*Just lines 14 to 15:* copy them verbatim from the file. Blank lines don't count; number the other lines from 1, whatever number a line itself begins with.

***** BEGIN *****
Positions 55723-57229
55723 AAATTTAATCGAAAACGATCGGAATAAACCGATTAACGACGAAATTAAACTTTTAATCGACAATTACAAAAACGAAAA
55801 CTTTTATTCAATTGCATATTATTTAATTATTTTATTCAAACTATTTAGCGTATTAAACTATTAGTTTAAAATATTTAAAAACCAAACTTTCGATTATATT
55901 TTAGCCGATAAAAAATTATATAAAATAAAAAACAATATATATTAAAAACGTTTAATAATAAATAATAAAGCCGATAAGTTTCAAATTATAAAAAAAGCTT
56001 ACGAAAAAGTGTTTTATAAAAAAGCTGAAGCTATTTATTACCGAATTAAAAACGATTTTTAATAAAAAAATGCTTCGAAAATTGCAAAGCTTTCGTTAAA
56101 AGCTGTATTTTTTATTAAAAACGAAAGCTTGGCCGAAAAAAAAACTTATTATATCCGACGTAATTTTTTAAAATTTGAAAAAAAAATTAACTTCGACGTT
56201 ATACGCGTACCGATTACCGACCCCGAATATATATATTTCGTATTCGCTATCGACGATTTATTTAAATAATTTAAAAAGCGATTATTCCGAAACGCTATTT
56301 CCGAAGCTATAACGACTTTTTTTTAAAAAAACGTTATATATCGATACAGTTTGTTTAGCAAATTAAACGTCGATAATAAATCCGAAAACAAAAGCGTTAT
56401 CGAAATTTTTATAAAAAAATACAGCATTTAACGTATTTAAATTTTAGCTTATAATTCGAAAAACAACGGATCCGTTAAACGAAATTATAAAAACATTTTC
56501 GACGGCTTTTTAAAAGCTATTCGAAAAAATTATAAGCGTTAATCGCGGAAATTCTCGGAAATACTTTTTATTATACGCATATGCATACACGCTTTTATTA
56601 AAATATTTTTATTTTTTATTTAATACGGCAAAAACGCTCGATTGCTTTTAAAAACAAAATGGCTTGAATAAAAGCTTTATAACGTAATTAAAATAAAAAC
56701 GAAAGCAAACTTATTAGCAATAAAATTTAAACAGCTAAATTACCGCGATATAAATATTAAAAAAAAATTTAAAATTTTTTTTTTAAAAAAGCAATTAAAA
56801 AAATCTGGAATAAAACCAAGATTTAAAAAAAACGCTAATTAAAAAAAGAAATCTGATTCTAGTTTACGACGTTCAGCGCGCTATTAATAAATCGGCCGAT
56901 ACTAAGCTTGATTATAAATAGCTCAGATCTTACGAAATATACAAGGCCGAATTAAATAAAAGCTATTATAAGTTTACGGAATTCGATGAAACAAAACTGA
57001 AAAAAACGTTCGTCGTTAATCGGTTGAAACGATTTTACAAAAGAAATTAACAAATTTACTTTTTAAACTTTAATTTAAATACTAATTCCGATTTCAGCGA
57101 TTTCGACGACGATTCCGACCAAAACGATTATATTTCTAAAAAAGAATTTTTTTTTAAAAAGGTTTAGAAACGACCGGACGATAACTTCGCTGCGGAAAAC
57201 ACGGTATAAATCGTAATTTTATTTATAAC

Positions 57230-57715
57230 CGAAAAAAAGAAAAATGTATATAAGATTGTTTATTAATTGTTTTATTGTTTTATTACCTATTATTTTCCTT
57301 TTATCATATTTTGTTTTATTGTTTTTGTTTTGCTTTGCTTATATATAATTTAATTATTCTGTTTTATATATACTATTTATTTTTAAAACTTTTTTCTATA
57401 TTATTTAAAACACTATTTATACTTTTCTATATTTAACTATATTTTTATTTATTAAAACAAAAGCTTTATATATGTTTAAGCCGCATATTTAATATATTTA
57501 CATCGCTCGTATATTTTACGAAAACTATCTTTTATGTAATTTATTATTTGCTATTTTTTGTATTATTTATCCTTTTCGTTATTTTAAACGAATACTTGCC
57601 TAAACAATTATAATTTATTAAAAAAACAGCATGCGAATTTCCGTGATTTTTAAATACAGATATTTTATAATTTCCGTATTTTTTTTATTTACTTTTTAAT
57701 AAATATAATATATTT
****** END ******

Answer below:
56901 ACTAAGCTTGATTATAAATAGCTCAGATCTTACGAAATATACAAGGCCGAATTAAATAAAAGCTATTATAAGTTTACGGAATTCGATGAAACAAAACTGA
57001 AAAAAACGTTCGTCGTTAATCGGTTGAAACGATTTTACAAAAGAAATTAACAAATTTACTTTTTAAACTTTAATTTAAATACTAATTCCGATTTCAGCGA